Some analysts have cooled on shares of First of America Bank Corp., citing the Michigan bank's lackluster earnings prospects and the likely dilution from two recent high-priced acquisitions.
On Wednesday, First of America was downrated by Joseph A. Stieven of Stifel, Nicolaus & Co. Inc., St. Louis.
The downgrade came on the heels of a report Friday by Jeffrey B. Naschek of Salomon Brothers Inc. who sliced his rating on First of America to "hold" from "buy," saying deteriorating fundamentals and costly dealmaking "cloud" the company's outlook. He also cut earnings estimates for the second time this year.
In Wednesday's market, the Kalamazoo-based superregional was unchanged at $39.25, well off the 52-week high of $42.875.
The projected dilution stems from First of America's pending $80 million purchase of First Park Ridge Corp., Chicago, and $58 million purchase of 36 Florida offices of the defunct Goldome Federal Savings Bank.
"The dilution is disappointing" said Thomas J. Maier of Kemper Securities Group Inc., who has also cut earnings estimates. He retains a "strong buy" rating on the stock, however, partly because an acquisition of First of America itself seems possible.
"They have been trading around eight times expected earnings. If they don't get a higher multiple on their stock they become more and more vulnerable to a takeover," he said Wednesday.
"They have an attractive franchise for a lot of people," he said, mentioning Norwest Corp., First Banc System Inc., PNC Bank Corp., Keycorp, and Banc One Corp. as potential suitors.
First of America operates mostly in Michigan, Indiana and Illinois. It has the largest banking franchise in Illinois outside Chicago.
Other Rankings Cut
Mr. Stieven reduced his rating on First of America to "long-term buy" from "buy," and lowered his earnings estimate.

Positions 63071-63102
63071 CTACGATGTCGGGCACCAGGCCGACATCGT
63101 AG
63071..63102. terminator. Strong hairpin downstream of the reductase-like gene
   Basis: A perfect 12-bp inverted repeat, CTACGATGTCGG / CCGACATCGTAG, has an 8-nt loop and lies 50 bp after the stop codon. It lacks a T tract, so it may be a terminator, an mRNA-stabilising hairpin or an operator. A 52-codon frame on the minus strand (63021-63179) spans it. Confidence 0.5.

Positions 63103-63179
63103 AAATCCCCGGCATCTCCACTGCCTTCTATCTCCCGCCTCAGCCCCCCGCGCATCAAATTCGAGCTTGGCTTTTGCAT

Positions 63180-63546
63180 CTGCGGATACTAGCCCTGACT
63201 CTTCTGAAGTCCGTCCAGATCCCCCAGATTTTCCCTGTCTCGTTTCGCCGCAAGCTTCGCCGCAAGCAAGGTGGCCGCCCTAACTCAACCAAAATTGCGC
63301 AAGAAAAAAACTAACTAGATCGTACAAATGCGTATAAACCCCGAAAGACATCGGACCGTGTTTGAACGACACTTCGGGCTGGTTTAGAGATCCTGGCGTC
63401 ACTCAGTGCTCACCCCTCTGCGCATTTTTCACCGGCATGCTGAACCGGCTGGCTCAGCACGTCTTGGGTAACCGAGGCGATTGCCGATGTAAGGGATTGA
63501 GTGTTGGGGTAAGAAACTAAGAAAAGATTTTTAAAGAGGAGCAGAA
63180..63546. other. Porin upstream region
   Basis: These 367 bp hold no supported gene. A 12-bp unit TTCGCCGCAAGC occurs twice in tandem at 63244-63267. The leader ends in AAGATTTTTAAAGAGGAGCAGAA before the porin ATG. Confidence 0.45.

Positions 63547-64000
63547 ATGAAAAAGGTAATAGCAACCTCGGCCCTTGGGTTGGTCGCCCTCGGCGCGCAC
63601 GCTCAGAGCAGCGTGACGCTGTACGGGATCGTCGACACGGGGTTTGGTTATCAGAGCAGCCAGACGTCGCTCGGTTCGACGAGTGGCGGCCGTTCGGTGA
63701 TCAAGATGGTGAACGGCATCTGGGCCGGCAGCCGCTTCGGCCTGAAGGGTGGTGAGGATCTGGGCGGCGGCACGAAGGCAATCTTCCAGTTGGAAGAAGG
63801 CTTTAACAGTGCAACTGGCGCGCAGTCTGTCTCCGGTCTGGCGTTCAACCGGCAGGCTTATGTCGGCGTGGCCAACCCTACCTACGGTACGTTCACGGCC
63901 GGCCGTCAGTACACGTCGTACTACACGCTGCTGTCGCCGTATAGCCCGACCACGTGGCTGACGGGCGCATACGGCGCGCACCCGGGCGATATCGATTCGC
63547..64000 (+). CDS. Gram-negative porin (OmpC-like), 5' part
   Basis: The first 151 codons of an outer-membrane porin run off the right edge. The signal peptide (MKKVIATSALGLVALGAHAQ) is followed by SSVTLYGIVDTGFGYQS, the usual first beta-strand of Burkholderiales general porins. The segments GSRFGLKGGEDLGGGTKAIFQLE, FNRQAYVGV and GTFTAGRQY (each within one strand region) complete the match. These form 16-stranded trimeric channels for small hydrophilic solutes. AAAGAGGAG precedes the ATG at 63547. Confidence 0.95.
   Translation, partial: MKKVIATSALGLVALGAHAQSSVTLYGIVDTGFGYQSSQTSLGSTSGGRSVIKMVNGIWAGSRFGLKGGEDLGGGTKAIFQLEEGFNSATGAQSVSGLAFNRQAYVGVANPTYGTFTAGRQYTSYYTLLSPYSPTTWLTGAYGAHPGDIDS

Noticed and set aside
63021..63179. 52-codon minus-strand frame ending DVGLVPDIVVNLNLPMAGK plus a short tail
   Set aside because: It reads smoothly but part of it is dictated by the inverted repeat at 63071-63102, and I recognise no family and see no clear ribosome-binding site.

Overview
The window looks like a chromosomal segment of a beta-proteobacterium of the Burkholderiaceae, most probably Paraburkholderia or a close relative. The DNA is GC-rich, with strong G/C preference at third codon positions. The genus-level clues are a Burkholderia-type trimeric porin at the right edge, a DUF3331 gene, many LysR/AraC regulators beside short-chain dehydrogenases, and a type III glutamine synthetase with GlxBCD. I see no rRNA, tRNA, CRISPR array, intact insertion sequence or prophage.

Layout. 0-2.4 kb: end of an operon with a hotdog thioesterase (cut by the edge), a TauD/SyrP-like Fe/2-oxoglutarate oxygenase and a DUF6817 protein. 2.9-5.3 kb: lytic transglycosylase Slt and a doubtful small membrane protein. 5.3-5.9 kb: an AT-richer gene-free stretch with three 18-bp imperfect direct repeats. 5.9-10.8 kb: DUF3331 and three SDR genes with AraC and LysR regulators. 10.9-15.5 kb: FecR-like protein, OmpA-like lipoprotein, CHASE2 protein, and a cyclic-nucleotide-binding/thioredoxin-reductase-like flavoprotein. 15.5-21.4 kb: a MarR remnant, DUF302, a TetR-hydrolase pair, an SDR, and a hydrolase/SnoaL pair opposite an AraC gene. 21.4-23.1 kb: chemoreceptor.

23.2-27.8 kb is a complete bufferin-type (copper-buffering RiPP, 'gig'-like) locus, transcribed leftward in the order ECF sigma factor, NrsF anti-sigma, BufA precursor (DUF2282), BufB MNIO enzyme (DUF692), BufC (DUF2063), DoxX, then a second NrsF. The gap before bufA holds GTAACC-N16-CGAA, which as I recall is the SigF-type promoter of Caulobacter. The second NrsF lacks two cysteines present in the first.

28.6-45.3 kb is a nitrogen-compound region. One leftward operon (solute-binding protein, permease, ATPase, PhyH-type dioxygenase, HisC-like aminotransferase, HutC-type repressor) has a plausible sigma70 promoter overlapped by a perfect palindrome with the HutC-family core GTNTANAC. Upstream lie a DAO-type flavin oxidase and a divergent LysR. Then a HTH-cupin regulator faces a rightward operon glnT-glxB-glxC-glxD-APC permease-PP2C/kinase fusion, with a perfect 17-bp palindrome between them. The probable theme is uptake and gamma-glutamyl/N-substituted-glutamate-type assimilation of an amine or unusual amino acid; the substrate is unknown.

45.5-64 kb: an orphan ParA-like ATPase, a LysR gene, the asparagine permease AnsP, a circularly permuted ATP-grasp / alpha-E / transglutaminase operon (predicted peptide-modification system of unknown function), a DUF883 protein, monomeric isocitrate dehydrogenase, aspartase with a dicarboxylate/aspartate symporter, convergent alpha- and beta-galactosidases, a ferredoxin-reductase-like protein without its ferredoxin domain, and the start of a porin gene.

He reduced ratings on 10 other Midwestern banking companies, as well, noting that many have reached all-time high stock price levels.
Mr. Naschek of Salomon Brothers said that it was a "difficult decision" to cut his rating on First of America. He did so after reasoning that the company's management "would rebuke a bear hug" - an unsolicited but highly attractive acquisition offer. The chances of a negotiated transaction are "even lower," he said.
If it occurred, an acquisition would probably carry a significant premium over First of America's current book and market values, Mr. Naschek acknowledged. "Our acquisition model analysis suggest takeout [stock price] levels well in excess of $50."
Norwest could afford to pay $54 to $58 per share for First of America, Banc One could pay $50, and Keycorp. $45 to $49, he estimated. NBD Bancorp., Detroit, aided by in-market efficiencies, could probably make a bid near Norwest's level.
Mr. Stieven said the general reason for his ratings downgrades was the "unhealthy" speculation that has occurred in some Midwestern bank stocks because of the good chance that Congress will soon pass nationwide interstate banking legislation.
Downgraded to "long-term buy" from "buy" by Mr. Stieven were Republic Bancorp. Inc., Owosso, Mich.; Boatmen's Bancshares, St. Louis; Mercantile Bancorp., St. Louis; Old Kent Corp., Grand Rapids, Mich.; and Capital Bancorp., Cape Giraradeau, Mo.
Downgraded to "hold" from "long-term buy" were First Colonial Bankshares, Chicago; First Midwest Bancorp., Naperville, Ill.; Liberty National Bancorp., Louisville, Ky.; and Peoples First Corp., Paducah, Ky.
Suburban Bancorp., Chicago was downrated to "hold/sell" from "long-term buy.
Mr. Stieven also upgraded two companies to "buy" from "long-term buy." They are First Source Corp., South Bend, Ind., and Simmons First National Corp., Pine Bluff, Ark.